Better Than The Lexus GS F? With a minimum 100-horsepower bump over the Lexus (in addition to 500 lb-ft of torque versus the GS F’s 389 lb-ft), it’s clear that the BMW M5 will trounce it at a drag strip. This is borne out if you order the M5 with its available seven-speed dual-clutch automated manual transmission, which makes it almost a half-second faster to 60-mph (and nearly a full second if you can locate the limited-run 30th Anniversary edition car). Over the course of a full quarter mile, the gap is similar (11.9 to 12.8 seconds).
Worse Than The Lexus GS F? You won’t be able to get behind the wheel of the BMW M5 unless you’re willing to spend another $10k over the purchase price of the Lexus, but for those shopping in this segment that’s not as big of a stretch as one might think – especially if you consider the significant boost in performance that comes with the additional outlay of cash.
2016 Audi S6
Killer Features: The 2016 Audi S6 enjoys standard all-wheel drive, which you can’t get from Cadillac, BMW, or Lexus when parsing through their high performance alphabet soups. It also comes with an adaptive air suspension system and one of the best interiors in the business, making it the perfect all-weather option regardless of whether your are commuting or committing to two-lane blacktop on the weekend.
Better Than The Lexus GS F? The Audi S6 is a bit of an ‘tweener’ when it comes to output, what with 450 horsepower and 406 lb-ft of torque on tap from its 4.0-liter twin-turbo V8. Still, don’t let the nearly $15,000 in savings fool you when comparing to the Lexus’ window sticker, as its launch control system allows for a startling 4.1 second time in the race to 60-mph. That’s nearly M5 performance in the straights at a serious discount over almost every car on this list.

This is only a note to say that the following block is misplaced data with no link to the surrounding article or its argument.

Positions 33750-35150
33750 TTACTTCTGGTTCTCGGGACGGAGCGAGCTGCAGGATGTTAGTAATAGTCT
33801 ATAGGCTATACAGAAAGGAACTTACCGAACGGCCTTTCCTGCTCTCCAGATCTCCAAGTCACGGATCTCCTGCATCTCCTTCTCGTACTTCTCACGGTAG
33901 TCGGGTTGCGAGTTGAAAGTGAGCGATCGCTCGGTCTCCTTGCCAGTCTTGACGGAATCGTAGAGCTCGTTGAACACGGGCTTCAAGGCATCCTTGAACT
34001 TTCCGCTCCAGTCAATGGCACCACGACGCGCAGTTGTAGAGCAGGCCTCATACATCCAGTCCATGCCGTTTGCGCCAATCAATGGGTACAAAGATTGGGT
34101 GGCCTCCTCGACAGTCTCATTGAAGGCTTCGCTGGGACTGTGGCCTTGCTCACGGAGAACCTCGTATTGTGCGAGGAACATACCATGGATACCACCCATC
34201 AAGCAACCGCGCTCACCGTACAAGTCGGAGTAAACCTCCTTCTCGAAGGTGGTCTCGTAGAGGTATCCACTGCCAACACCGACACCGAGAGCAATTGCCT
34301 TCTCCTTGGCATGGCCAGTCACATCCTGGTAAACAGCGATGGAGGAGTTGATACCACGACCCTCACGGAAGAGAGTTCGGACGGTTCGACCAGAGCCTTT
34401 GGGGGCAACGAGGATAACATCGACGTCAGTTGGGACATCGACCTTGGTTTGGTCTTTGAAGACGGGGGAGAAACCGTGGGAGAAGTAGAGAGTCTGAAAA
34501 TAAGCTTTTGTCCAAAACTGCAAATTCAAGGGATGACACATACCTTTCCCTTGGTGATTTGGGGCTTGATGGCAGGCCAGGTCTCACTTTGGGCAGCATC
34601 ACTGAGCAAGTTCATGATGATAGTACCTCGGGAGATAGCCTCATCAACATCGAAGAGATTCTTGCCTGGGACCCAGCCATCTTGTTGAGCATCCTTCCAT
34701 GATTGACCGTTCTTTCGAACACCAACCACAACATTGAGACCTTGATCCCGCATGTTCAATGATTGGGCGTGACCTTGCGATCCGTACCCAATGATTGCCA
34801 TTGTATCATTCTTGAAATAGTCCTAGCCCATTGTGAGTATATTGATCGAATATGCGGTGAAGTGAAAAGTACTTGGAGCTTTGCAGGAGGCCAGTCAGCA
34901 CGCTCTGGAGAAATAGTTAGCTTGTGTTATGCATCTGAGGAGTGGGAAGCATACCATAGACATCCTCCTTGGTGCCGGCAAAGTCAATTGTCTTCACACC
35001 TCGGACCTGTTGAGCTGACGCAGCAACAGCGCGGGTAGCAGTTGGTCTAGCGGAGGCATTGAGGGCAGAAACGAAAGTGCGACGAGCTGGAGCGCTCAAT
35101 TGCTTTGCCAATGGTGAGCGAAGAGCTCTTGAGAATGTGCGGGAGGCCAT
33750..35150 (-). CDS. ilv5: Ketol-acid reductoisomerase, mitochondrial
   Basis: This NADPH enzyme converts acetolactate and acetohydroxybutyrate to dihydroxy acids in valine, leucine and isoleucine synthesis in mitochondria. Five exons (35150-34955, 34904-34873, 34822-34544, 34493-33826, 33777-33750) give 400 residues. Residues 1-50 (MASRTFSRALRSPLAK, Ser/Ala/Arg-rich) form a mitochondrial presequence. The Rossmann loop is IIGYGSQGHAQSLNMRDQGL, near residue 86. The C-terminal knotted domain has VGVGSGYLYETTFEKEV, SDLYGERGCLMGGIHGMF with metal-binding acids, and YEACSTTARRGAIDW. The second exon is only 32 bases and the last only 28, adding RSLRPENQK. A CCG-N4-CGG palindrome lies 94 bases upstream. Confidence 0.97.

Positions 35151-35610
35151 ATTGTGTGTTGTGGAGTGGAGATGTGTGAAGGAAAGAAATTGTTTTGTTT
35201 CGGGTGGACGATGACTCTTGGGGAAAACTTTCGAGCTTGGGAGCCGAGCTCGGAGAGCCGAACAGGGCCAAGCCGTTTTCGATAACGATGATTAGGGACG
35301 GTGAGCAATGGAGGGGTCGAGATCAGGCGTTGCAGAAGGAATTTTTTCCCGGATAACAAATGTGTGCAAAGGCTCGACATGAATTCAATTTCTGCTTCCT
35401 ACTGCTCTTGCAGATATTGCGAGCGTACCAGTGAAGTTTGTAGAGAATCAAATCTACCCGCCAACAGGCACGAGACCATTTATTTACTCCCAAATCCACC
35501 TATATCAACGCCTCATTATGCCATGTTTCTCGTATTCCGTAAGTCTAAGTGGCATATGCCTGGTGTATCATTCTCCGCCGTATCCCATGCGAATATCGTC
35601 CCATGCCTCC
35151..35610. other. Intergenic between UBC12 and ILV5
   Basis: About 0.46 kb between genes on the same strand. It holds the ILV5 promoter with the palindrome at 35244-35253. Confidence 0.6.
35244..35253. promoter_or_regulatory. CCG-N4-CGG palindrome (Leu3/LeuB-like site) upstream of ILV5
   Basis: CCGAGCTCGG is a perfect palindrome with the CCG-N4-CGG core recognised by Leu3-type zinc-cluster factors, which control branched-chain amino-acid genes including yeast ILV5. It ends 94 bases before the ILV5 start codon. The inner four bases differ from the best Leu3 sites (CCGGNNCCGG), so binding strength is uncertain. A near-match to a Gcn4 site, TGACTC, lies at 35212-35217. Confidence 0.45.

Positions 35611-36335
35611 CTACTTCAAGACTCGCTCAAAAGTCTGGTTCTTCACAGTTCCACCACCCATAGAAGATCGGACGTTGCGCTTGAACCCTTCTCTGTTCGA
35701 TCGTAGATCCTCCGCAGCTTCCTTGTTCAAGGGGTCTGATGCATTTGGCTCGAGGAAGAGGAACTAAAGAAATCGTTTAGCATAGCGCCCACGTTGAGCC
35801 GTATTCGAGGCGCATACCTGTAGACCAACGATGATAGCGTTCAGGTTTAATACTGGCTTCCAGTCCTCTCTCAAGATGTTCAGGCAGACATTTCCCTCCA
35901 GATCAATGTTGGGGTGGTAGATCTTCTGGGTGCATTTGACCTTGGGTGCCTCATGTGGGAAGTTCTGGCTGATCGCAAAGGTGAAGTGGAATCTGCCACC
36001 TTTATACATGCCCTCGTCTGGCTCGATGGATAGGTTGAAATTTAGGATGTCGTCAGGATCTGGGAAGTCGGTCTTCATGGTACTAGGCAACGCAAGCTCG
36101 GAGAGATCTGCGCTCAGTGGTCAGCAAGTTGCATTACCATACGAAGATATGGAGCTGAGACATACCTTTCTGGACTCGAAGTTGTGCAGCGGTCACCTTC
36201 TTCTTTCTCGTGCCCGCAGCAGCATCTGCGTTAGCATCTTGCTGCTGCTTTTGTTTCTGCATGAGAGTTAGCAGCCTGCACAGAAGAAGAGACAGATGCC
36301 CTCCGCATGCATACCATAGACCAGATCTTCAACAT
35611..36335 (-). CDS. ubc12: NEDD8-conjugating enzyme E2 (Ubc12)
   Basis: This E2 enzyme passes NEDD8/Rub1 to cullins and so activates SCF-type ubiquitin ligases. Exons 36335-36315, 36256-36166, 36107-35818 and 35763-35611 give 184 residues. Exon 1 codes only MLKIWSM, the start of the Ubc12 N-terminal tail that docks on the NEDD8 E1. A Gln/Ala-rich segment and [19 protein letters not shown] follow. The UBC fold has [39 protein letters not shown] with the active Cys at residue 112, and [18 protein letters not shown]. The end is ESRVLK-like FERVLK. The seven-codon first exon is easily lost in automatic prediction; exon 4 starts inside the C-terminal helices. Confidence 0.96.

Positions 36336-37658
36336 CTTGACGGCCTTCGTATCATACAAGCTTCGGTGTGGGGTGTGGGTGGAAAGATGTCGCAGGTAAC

Worse Than The Lexus GS F? The S6 might actually be a little too slick when it comes to exterior presentation, as there’s not a whole lot going on stylistically to separate it from the standard A6. For some buyers that’s ideal – Q ships do have immense appeal – but for those with bigger personalities, the carbon fiber trim and enormous air ducts found on the GS F (not to mention the available orange-painted brake calipers) offer more visual bounce.
2016 Cadillac CTS-V
Killer Features: How about 640 horsepower? In a street-friendly, four-door luxury car? The 2016 Cadillac CTS-V shares its drivetrain with the Chevrolet Corvette Z06, which means in addition to its 640 ponies it also pushes 630 lb-ft of twist from a 6.2-liter supercharged V8. Insanity rains supreme once you shunt that power to the rear wheels by way of the car’s eight-speed automatic transmission, with a 3.9 second 0-60-mph time available on the way to a top speed that nuzzles up against 200-mph.
Better Than The Lexus GS F? The GS F and the CTS-V are simply in different worlds when it comes to performance, especially once you consider the magnetically-adaptive suspension system that comes standard with the Cadillac. Its gets worse when you look at the price tag, too: the CTS-V is actually slightly cheaper with a sticker of $83,995.
Worse Than The Lexus GS F? We’re drawing a blank – unless you really want an orange sedan.